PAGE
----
Gibson, as congressman, has been a relentless campaigner, as Eldridge can well attest. It can be fairly said that if there were three people standing on a corner anywhere in the congressional district during his last campaign, one of them was likely to have been Chris Gibson.
Given his disciplined lifestyle, I doubt if Gibson will be any less a congressman over the next two years. But he probably won’t be more. His stated ambition, to be a statewide presence, will no doubt leave him even less time with his family. Those are the choices families make, hopefully, together.
Gibson’s surprise announcement left jaws agape, so the present list of would-be successors is necessarily short. An open seat in a tossup district will, however, attract multitudes.
The logistics are daunting. A congressional district has more than 700,000 people, almost four times Ulster County’s population and more than twice that of a state Senate district. Gibson’s Connecticut-sized 19th New York Congressional District encompasses 11 counties from the Hudson River north and west into the Adirondacks, across the river for a big chunk of Dutchess, all of Columbia and south to Orange and Sullivan. There is no way to get anywhere in it fast other than by helicopter. It’s an extremely diverse district. The northern Republican end, Gibson’s base, is as different from Democratic Ulster as Sullivan is to Orange.
It has been an unfortunate reality of our politics for more than a few generations that only those with considerable personal wealth or access to deep pockets and its consequent obligations can compete for high office. Gibson, a man of modest means, spent an inordinate amount of time fundraising, as do most of his colleagues.
And yet there is the lure of becoming one of a very select company, close to the seats of power, sitting in rooms where decisions are made, part of the action, recognized, lionized. Many fat cats lust for the opportunity.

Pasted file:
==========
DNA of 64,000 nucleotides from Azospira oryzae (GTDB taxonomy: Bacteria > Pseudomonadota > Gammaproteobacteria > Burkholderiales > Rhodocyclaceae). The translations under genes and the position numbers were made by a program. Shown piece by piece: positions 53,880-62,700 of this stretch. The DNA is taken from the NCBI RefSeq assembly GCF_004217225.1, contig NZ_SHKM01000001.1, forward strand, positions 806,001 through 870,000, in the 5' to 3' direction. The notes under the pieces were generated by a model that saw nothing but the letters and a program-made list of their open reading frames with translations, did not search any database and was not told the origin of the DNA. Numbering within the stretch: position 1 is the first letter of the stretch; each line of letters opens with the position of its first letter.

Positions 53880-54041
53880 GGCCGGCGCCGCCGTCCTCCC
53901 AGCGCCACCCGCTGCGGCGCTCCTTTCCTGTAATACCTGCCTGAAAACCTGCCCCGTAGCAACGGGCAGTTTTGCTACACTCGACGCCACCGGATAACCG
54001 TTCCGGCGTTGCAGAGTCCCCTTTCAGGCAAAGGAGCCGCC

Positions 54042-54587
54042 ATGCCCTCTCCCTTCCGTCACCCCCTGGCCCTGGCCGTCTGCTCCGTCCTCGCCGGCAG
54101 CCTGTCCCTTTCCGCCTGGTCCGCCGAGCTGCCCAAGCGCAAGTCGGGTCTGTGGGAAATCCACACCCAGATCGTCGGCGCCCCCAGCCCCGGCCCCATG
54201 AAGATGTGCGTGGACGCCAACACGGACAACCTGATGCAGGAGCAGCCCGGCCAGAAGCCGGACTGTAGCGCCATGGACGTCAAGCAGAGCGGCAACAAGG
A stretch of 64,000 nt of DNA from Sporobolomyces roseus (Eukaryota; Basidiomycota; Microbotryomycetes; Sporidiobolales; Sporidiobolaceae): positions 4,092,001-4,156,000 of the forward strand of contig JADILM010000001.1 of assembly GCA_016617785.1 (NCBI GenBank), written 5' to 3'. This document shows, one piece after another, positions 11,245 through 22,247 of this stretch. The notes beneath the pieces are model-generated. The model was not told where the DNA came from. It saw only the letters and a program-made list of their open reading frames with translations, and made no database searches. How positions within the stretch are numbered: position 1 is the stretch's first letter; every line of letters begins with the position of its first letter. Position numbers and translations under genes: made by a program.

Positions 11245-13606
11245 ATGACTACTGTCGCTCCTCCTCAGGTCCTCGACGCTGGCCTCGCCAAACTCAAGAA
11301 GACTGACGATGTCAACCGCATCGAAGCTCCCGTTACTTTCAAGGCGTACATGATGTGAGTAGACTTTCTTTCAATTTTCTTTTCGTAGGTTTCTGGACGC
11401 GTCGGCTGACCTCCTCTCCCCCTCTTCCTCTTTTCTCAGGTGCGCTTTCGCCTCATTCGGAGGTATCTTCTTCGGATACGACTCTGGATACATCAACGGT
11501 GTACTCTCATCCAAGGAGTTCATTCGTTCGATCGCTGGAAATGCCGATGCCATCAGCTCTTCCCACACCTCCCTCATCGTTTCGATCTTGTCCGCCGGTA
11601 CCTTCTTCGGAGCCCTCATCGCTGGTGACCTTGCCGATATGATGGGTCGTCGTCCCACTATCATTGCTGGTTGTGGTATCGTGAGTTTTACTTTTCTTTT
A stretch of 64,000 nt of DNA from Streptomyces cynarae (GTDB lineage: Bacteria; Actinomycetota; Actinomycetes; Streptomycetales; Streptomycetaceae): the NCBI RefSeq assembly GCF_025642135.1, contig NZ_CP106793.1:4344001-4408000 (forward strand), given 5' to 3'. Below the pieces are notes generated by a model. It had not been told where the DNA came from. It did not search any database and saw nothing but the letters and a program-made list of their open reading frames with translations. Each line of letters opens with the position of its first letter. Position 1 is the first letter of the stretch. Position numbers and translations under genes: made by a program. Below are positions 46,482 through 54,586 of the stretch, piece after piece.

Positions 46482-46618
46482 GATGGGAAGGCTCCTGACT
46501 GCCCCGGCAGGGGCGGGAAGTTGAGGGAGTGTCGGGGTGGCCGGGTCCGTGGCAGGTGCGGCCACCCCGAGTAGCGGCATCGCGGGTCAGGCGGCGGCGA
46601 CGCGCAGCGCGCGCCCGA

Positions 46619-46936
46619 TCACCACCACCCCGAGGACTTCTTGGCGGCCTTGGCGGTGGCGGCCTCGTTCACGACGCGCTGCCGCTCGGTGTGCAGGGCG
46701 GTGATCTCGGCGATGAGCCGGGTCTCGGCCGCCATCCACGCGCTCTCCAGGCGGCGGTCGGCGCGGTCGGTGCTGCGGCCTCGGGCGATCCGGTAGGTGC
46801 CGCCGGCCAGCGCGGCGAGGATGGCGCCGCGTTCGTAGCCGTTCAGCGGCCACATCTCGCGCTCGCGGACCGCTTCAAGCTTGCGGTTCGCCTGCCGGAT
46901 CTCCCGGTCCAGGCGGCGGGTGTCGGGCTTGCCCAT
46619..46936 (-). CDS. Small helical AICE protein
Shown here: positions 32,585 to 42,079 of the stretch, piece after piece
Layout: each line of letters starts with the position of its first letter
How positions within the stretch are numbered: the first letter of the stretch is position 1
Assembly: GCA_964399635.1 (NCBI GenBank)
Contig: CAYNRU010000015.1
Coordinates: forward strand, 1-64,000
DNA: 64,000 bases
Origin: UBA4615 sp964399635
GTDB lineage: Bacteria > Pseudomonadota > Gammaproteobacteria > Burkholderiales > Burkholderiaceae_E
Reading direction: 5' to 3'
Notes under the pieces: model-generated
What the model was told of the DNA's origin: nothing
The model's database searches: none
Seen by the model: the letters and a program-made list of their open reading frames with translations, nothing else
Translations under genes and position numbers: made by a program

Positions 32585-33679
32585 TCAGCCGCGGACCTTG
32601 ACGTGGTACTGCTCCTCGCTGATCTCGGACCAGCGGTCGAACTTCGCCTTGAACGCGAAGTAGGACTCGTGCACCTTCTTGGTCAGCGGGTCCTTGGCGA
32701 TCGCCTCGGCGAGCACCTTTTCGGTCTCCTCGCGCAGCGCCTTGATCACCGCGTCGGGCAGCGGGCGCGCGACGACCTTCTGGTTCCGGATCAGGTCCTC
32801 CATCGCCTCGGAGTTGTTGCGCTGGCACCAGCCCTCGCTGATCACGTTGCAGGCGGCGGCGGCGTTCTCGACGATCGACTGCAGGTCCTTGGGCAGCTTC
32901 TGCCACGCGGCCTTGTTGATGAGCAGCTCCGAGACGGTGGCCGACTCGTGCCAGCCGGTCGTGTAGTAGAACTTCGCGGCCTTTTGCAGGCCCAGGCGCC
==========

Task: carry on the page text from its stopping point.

Congress matters. It’s where the money is, where regulators regulate, where issues directly affecting the lives of constituents get resolved, or not. Gibson, by any fair assessment and clearly in the judgment of voters, has been an effective congressman. He was also acquiring a degree of seniority, bucking Boehner notwithstanding, which counts in every legislature. His successor will enter at the back of the line.
Gibson, now officially a lame duck, did the process a solid in announcing his intentions way early, thus giving interested parties the opportunity to consider at some length a life-altering decision for them, and maybe for us.
The following names, obvious to even the casual observer at this stage, could morph into serious candidates faster than we can say Jack Robinson.
Sean Eldridge: The losing candidate usually gets first refusal, though Eldridge’s run at Gibson didn’t make anybody forget Maurice Hinchey or even Julian Schreibman (2012’s punching bag). Eldridge says it’s early, which it is. After a grueling campaign against the Gibson juggernaut, Eldridge knows early doesn’t last long. He’s been keeping in touch with people who matter.
The county executives: I can’t put Ulster Democrat Mike Hein or Dutchess’s Republican Marc Molinaro numbers one or two. Both are up for re-election to four-year terms in November and will need to run like Secretariat to be seriously considered for Congress. It is not inconceivable that they could face each other. Hein has the population base in Ulster. Molinaro has broader experience as a legislator and greater fundraising possibilities.